I’ve finished the seven short stories nominated for the 2012 Nebula Award (you can find links to all of them here). They cover an impressive range of topics and styles. Something that struck me more with this year’s nominees than it did with last year’s was the literary bent of all these tales (and I don’t mean “literary” as a bad word here). These are not pulp science fiction or cliché high fantasy. These stories are rich in structure, language, setting, and most prominently character.
I can appreciate the craft that went into each story, but I found that not all of them were for me. While I’ve not made my final decision on which story will get my Nebula vote, I did find Aliette de Bodard’s “Immersion” particularly impressive. This should come as no surprise to speculative fiction readers because she’s been producing top-notch short fiction for several years now. In “Immersion” Ms. de Bodard has taken a very simple scene and layered on so much meaning, suppress conflict, and emotion that it is simply stunning to behold. A simple negotiation for a banquet becomes an exploration of cultural domination, colonization, and decolonization of both a society and an individual. It also has the most effective use of 2nd-person point of view I’ve ever seen. I simply could not put this one down, and that’s saying a lot for me. I also enjoyed Tom Crosshill’s “Fragmentation, or Ten Thousand Goodbyes” and Leah Cypess’ “Nanny’s Day.” Each has incredible character depth and emotion range.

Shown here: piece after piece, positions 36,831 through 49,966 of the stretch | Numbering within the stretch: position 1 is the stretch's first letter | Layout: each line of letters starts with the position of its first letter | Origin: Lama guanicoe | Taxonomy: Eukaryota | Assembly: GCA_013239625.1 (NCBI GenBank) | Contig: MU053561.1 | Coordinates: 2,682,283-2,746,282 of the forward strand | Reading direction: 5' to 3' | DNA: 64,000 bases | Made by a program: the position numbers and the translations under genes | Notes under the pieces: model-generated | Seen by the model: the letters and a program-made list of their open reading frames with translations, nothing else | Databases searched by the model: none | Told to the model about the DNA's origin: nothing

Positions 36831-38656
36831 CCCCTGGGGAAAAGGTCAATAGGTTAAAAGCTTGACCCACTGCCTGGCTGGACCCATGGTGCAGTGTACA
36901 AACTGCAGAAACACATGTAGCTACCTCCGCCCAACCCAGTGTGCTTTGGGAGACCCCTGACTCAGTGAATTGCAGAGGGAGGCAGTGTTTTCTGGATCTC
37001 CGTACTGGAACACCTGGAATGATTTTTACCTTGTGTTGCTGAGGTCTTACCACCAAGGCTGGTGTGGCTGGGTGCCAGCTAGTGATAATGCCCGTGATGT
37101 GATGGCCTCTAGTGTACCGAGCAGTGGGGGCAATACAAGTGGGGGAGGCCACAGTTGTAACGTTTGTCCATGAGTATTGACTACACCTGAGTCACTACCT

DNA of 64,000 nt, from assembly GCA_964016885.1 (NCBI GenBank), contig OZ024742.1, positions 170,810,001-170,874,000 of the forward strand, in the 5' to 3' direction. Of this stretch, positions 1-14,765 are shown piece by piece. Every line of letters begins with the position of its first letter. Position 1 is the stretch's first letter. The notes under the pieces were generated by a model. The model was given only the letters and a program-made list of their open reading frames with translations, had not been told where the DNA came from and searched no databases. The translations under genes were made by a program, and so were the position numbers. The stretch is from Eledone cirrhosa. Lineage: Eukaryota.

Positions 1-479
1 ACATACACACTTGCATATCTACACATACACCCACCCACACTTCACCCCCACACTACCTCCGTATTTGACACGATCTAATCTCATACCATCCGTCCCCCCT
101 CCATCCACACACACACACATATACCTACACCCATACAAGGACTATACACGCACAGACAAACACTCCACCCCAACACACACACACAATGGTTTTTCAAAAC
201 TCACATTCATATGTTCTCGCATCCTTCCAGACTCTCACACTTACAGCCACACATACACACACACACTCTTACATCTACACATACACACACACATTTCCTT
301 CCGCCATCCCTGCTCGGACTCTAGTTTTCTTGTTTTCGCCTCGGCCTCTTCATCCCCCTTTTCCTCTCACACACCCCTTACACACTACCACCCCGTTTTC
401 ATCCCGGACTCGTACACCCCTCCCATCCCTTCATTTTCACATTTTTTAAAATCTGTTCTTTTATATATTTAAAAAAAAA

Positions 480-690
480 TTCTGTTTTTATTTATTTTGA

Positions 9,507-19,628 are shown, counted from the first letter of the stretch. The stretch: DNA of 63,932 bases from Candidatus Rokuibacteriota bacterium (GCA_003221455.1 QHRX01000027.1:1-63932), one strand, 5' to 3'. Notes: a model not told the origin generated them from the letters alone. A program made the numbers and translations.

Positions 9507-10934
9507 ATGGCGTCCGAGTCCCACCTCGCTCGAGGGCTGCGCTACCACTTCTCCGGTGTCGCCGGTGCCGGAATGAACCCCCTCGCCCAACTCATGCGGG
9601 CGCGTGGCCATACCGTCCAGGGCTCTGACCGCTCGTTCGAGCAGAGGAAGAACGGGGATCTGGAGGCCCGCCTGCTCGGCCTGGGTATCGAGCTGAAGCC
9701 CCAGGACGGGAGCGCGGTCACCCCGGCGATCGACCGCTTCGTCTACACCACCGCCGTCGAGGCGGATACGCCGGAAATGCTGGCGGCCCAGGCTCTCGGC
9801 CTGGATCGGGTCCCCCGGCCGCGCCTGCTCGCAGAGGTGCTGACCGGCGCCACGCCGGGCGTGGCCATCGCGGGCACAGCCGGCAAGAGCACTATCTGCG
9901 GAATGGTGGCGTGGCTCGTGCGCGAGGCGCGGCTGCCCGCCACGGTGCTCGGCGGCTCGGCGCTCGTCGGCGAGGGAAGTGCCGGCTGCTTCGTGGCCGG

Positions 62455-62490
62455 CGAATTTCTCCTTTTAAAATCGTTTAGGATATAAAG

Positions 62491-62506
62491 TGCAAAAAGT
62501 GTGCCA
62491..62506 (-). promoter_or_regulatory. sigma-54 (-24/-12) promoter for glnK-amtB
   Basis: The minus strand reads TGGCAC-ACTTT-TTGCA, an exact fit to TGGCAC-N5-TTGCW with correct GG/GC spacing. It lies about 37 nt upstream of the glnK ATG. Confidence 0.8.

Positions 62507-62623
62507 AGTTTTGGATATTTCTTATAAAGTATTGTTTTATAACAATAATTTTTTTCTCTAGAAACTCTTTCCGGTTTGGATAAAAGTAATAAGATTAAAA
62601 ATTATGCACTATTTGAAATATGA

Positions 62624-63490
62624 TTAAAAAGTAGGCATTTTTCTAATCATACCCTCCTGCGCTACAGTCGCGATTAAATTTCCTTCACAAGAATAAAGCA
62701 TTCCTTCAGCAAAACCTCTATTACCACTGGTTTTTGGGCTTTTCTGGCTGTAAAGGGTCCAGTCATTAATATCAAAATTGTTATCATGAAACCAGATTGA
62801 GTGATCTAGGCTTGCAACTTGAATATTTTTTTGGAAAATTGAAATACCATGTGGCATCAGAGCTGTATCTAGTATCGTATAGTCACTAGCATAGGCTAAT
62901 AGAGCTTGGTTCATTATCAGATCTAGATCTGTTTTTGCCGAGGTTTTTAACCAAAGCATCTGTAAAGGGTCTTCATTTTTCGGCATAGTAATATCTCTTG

If you haven’t read the nominees yet, you’re missing out some excellent stories and fine examples of what speculative fiction can be. While I suspect not all of them will appeal to any single reader, all are worthy of your time.